Second, as elsewhere around the world, inflation has been rising, albeit it remains at historically low levels and actually saw a short-term decline in June 2021.1 There has been much talk in the US of the Federal Reserve looking through rising inflation, seeing it as a short-term phenomenon. That said, even if the US begins to raise interest rates it is unlikely Europe will do so to the same timetable or extent.
The continued case for small cap
- Smaller companies can grow more It is statistically clear that it becomes more difficult to generate extra growth the bigger a company is. An incremental €1 million of profits for a company which already generates €1 billion is no big deal, whereas for a company with only €5 million it means 20% growth.
- The market becomes less efficient lower down the market cap scale Research and media coverage tends to be thinner for smaller companies. So broader investor understanding of companies’ business models, corporate cultures and earnings potential is less. This creates a valuable opportunity for the diligent investor to identify mispriced securities – by accessing or developing insights which are tough to unearth and are not already headline news in the financial press.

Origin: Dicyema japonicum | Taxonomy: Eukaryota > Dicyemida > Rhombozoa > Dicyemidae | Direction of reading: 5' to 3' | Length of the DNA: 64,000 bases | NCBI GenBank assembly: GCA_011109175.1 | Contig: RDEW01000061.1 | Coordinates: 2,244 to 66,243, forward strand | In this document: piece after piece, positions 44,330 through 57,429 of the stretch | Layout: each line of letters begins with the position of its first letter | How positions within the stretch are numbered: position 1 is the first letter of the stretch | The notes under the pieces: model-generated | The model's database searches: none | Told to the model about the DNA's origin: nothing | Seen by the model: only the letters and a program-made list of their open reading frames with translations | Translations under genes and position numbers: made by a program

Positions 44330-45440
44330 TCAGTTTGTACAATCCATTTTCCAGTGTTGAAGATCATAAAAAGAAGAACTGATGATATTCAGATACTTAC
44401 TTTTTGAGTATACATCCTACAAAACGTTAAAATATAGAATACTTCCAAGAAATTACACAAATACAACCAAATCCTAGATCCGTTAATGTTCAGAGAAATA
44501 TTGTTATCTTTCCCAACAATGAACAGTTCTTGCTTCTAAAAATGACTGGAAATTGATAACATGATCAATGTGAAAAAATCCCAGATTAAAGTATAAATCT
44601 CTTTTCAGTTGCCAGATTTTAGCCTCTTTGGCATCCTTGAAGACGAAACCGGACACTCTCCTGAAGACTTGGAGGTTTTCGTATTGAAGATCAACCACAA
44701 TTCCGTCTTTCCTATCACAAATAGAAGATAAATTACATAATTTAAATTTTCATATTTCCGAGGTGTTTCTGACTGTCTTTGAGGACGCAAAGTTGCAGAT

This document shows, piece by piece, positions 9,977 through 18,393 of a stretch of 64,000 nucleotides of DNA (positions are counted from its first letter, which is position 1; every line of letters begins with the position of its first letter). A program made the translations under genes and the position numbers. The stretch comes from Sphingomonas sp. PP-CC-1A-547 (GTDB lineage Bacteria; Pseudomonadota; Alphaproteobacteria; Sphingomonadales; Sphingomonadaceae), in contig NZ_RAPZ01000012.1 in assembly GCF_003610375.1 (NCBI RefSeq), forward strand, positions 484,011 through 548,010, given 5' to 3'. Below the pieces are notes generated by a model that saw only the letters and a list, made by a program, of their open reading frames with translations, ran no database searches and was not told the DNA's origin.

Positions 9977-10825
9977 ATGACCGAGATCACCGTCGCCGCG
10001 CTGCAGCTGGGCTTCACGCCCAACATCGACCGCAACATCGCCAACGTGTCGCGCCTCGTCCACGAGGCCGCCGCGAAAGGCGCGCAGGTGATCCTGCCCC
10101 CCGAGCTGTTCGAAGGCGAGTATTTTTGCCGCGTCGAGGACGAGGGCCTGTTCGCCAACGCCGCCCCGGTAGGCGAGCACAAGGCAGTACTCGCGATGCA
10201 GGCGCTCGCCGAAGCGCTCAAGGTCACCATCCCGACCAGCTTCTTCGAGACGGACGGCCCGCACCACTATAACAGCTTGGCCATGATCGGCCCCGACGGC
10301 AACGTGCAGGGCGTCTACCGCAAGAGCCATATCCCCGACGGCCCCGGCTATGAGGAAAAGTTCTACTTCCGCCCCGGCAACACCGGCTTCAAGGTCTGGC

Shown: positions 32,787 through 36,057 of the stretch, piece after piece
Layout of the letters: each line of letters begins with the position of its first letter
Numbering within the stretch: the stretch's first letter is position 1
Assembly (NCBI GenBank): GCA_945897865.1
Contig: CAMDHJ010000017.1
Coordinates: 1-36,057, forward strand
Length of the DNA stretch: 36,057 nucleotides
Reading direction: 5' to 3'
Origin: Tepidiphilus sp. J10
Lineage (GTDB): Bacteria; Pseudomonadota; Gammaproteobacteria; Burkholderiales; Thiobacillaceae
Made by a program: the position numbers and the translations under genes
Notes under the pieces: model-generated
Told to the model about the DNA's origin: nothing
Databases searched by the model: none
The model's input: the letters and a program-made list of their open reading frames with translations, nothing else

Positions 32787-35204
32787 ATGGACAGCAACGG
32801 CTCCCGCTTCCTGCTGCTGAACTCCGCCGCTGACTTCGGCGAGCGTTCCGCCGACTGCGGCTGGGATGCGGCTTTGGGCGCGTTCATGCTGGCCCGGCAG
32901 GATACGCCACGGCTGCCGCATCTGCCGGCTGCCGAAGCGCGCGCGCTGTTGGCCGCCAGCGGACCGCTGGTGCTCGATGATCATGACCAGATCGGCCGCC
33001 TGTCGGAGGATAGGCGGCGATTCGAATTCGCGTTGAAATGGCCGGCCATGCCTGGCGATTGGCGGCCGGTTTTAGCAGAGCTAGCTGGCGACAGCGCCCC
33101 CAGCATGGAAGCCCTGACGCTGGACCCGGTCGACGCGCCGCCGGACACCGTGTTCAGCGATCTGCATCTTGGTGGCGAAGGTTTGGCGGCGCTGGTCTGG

- Smaller companies are less liquid Lower liquidity adds to the inefficiency of the asset class and can result in stocks being mispriced for long periods of time. In times of crisis or market corrections the active investor can take advantage of this market inefficiency – buying cheap or selling dear.
- Undiluted exposure to investment themes There are numerous product niches and investment themes to which large cap investors can struggle to get effective exposure. Large conglomerates find the value of their more interesting divisions diluted by other, less interesting divisions in legacy areas and by central overheads. Smaller company investing allows portfolio managers to gain pure exposures to the most attractive themes in the market.